“We went from zero to 68 Earth-sized planet candidates and zeroto 54 candidates in the habitable zone – a region where liquidwater could exist on a planet’s surface. Some candidates could evenhave moons with liquid water,” said William
Kepler, a space telescope, looks for planet signatures by measuringtiny decreases in the brightness of stars caused by planetscrossing in front of them – this is known as a transit. Sincetransits of planets in the habitable zone of sun-like stars occurabout once a year and require three transits for verification, itis expected to take three years to locate and verify Earth-sizeplanets orbiting sun-like stars.
Planet candidates require follow-up observations to verify they areactual planets. “We have found over twelve hundred candidateplanets – that’s more than all the people have found so far inhistory,” said Borucki. “Now, these are candidates, but most ofthem, I’m convinced, will be confirmed as planets in the comingmonths and years.”
The findings increase the number of planet candidates identifiedby Kepler to-date to 1,235. Of these, 68 are approximatelyEarth-size; 288 are super-Earth-size; 662 are Neptune-size; 165 arethe size of Jupiter and 19 are larger than Jupiter. Of the 54 newplanet candidates found in the habitable zone, five are nearEarth-sized. The remaining 49 habitable zone candidates range fromsuper-Earth size — up to twice the size of Earth — to larger thanJupiter.
The findings are based on the results of observations conducted May12 to Sept. 17, 2009 of more than 156,000 stars in Kepler’s fieldof view, which covers approximately 1/400 of the sky. “The factthat we’ve found so many planet candidates in such a tiny fractionof the sky suggests there are countless planets orbiting stars likeour sun in our galaxy,” said Borucki. “Kepler can find only a smallfraction of the planets around the stars it looks at because theorbits aren’t aligned properly. If you account for those twofactors, our results indicate there must be millions of planetsorbiting the stars that surround our sun.”
Among the stars with planetary candidates, 170 show evidence ofmultiple planetary candidates. “Another exciting discovery hasbeen the tremendous variations in the structure of the confirmedplanets – some have the density of Styrofoam and others are denserthan iron. The Earth’s density is in between. The first four monthsof data have given us an enormous amount of interesting informationfor the science community to explore and to find the planets amongthe candidates that we have found,” said Borucki.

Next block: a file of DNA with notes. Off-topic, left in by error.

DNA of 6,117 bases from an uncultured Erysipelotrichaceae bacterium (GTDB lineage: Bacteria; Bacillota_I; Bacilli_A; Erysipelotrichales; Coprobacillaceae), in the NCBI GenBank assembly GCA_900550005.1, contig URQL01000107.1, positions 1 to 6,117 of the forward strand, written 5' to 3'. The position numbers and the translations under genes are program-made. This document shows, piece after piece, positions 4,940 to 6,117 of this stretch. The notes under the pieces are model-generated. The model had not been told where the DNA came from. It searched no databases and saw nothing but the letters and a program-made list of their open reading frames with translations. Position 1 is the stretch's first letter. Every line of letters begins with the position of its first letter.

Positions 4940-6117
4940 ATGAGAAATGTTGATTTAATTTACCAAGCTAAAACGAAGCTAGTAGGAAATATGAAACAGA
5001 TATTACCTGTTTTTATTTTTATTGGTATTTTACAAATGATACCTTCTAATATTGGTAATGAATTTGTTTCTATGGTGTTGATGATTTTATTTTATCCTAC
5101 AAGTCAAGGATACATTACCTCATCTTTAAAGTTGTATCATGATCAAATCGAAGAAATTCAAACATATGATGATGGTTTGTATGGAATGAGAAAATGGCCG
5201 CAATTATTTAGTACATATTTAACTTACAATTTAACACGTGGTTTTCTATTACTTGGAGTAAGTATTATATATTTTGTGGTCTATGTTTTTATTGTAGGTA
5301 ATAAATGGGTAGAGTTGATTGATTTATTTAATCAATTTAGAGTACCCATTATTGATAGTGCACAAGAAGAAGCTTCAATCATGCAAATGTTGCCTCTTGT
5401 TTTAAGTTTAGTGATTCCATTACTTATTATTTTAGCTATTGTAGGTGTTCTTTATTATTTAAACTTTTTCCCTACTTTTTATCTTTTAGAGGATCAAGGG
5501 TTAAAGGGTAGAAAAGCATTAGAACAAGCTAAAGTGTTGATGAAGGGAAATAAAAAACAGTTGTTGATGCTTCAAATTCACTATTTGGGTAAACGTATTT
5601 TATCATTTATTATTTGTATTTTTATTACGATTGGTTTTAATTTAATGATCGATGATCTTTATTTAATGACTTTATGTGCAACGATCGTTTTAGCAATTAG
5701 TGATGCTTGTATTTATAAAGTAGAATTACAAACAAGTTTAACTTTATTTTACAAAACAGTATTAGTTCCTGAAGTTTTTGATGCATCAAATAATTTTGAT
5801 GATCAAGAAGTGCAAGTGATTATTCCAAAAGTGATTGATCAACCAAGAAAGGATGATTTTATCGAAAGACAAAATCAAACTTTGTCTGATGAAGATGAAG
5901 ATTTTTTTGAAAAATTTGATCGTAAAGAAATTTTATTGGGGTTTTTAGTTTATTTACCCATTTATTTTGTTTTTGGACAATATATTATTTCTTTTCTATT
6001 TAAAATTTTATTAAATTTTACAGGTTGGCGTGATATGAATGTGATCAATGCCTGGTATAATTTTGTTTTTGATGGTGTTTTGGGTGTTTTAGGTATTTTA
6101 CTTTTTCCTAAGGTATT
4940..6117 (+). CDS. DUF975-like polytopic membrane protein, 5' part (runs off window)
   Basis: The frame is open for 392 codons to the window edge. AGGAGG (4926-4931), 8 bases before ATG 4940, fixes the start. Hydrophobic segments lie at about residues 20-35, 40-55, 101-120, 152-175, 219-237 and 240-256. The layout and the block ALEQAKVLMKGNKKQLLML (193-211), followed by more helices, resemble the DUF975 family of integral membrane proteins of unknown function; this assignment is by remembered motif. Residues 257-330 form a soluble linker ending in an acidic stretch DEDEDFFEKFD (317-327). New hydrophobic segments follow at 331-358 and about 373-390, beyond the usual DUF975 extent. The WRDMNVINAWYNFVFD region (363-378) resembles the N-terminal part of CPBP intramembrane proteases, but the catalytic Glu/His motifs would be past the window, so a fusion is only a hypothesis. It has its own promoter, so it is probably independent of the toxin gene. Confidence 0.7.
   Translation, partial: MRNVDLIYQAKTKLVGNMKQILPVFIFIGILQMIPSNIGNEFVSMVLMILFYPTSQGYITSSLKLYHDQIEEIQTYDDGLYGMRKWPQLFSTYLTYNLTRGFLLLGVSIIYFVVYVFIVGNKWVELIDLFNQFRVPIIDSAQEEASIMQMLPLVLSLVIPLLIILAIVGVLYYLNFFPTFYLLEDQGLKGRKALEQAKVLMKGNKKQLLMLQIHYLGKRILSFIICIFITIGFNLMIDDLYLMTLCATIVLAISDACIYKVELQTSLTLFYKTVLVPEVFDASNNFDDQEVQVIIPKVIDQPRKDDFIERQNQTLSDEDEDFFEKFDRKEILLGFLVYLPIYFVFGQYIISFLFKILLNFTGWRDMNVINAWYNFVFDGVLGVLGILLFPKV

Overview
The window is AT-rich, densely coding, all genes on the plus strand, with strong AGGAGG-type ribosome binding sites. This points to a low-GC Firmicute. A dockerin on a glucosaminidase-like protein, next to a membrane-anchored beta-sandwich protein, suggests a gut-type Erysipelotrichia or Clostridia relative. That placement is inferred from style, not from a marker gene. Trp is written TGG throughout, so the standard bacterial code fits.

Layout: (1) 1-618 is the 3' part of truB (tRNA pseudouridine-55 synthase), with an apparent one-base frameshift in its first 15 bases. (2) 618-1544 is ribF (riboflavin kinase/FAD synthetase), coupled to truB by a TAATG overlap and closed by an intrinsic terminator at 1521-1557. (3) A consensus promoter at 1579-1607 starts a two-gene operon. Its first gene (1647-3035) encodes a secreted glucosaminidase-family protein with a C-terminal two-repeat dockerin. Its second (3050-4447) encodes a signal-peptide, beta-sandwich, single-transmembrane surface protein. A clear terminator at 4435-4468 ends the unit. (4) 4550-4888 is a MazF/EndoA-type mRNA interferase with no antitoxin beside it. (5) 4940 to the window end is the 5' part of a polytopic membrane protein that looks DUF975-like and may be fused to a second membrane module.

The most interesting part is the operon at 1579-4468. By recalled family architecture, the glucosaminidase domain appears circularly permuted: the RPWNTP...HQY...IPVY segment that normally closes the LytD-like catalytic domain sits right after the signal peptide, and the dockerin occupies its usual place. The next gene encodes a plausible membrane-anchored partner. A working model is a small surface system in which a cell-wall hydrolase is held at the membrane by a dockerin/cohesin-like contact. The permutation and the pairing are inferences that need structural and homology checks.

“Keep in mind, in the future, we’ll have even more data for smallplanets in and near the habitable zone for everyone to look at.”Kepler will continue conducting science operations until at leastNovember 2012, searching for planets as small as Earth, includingthose that orbit stars in a warm habitable zone where liquid watercould exist on the surface of the planet. Since transits of planetsin the habitable zone of solar-like stars occur about once a yearand require three transits for verification, it is expected to takethree years to locate and verify Earth-size planets orbitingsun-like stars.
Borucki predicted that the search using the Kepler spacecraft’scontinuous and long-duration capability will significantly enhancescientists’ ability to determine the distributions of planet sizeand orbital period in the future. “In the coming years, Kepler’scapabilities will allow us to find Earth-size planets in thehabitable zone of other stars,” Borucki said. “Future missions willbe developed to study the composition of planetary atmospheres todetermine if they are compatible with the presence of life. Thedesign for these missions depends of Kepler finding whetherEarth-size planets in the habitable zone are common or rare.”
“Kepler is providing data 100 times better than anyone has everdone before. It’s exploring a new part of space, a new part ofthe universe that could not be explored without this kind ofprecision, so it’s producing absolutely beautiful data. We’reseeing the variability of stars like no one has ever seen before.We’re finding planets smaller than anyone has ever seen before,because the data quality is extremely good.”